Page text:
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CHAPTER EIGHTEEN. Music and Dance: Forms of Representation in Pictorial and Written Sources

Friederike Fless and Katja Moede


Subject Religion
Classics » Ancient Religion
Ancient History » Roman History

Key-Topics emotion, music, ritual, sources

DOI: 10.1111/b.9781405129435.2007.00020.x


Extract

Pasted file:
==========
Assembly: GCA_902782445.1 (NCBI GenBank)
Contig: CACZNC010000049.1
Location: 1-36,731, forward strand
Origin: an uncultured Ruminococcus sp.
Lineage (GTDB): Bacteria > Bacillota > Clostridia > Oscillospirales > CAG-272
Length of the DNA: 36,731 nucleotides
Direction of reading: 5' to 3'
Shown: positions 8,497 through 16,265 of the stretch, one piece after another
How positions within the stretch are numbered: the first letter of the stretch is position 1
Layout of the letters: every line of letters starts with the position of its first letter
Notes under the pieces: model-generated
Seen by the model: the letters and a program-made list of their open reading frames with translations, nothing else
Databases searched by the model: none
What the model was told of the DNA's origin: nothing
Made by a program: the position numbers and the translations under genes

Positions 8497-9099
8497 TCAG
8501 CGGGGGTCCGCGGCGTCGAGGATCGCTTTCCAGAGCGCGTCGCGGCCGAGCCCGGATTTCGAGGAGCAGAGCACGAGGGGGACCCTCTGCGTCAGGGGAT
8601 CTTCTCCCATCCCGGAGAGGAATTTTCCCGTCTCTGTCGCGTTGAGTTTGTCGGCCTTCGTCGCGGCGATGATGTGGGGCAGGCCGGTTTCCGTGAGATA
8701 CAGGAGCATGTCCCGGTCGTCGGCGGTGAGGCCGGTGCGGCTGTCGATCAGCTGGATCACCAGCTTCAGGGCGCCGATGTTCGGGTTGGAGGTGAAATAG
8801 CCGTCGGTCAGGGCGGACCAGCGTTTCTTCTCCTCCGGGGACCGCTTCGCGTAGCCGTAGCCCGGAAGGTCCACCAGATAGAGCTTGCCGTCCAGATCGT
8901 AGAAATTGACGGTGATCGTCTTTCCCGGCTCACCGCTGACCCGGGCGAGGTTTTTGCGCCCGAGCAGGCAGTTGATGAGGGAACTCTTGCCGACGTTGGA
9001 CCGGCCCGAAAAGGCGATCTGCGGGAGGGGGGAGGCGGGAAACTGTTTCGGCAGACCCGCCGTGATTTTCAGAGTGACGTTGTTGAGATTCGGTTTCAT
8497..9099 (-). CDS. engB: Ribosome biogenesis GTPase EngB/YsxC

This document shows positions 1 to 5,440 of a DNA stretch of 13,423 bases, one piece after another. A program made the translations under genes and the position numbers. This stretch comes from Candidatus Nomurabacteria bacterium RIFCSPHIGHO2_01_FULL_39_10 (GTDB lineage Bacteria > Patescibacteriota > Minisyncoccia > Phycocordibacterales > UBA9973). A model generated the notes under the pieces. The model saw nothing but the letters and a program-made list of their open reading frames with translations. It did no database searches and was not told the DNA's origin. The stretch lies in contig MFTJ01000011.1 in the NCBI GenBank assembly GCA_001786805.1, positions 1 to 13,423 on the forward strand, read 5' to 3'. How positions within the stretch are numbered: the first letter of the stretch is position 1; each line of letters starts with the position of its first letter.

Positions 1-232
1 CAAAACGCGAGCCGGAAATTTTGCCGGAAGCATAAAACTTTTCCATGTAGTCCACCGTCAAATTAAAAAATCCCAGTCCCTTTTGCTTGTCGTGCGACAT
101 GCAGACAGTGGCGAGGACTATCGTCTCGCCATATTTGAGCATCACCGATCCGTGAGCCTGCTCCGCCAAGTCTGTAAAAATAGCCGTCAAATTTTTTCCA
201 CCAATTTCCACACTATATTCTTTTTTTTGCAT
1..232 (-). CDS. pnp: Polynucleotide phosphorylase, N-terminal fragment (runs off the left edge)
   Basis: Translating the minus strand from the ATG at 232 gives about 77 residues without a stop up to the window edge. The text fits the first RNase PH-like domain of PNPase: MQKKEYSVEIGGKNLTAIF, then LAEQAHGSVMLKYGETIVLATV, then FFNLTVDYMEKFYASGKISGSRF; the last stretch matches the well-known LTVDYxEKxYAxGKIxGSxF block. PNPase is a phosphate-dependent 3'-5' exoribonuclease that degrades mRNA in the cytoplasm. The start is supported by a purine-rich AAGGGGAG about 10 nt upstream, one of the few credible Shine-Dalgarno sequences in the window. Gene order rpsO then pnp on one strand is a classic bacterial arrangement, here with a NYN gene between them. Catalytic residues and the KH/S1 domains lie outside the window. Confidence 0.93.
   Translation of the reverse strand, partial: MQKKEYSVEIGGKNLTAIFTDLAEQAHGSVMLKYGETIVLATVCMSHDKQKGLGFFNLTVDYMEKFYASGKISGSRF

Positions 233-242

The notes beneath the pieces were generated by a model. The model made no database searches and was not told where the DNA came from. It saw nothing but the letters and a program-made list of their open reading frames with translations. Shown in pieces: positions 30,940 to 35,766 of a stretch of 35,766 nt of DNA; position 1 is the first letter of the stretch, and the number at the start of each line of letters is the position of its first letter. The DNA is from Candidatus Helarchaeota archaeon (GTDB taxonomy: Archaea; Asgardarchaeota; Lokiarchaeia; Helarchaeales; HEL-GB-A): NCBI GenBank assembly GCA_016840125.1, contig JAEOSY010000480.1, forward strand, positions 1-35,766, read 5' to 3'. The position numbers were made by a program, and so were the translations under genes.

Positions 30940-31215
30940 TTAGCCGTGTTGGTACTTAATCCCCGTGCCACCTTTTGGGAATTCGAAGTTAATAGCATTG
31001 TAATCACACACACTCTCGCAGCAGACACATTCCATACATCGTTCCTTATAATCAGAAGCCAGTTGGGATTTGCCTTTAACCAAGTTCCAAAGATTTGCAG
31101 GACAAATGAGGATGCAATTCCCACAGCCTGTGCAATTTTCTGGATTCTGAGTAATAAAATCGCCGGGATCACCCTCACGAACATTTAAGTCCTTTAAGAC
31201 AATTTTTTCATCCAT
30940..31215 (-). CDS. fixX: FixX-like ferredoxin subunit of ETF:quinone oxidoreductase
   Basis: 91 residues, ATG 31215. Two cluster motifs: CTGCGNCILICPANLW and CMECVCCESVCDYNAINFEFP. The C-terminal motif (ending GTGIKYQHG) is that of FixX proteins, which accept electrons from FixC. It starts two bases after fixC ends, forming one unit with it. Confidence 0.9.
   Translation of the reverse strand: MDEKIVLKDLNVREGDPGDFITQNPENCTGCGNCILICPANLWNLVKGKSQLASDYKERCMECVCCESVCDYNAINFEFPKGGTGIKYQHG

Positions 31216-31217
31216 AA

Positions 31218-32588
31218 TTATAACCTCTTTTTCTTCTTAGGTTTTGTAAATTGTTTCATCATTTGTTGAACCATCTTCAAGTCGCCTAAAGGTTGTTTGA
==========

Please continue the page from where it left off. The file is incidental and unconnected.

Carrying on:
Music and dance are central elements of Roman religious rituals. Musicians like flute-players ( tibicines ) and lyre-players ( fidicines ) (figs. 18.1 and 18.3) take part in many processions and sacrifices. Players of brass instruments ( aeneatores ) (figs. 18.2 and 18.3), playing either horns ( cornicines ) or two different kinds of trumpets ( tubicines and liticines ), are in addition participants in both religious and military parades. Moreover, specialized musical instruments are reported for cults that were transferred from the Greek east, like the cult of Magna Mater (Cybele) or Isis: the cymbals ( kymbala ) and shallow drums ( tympana ) of the cult of Cybele and the rattles ( sistra ) of the Isis cult. The instruments dominated the outward perception of these cults so strongly that they came to symbolize the cults both in written and in depicted tradition. Dance performances were also characteristic of many Roman cults. Ancient written sources claimed that especially armed dances had a long tradition dating back to the royal period. This is paralleled by the long tradition of flute-playing in cults. Music and dance were considered by ancient sources as traditional and noteworthy elements of Roman ritual, while being changed over time with the introduction of new cults. The potential of research to describe the specific qualities of music and dance in Roman culture is, however, ... log in or subscribe to read full text

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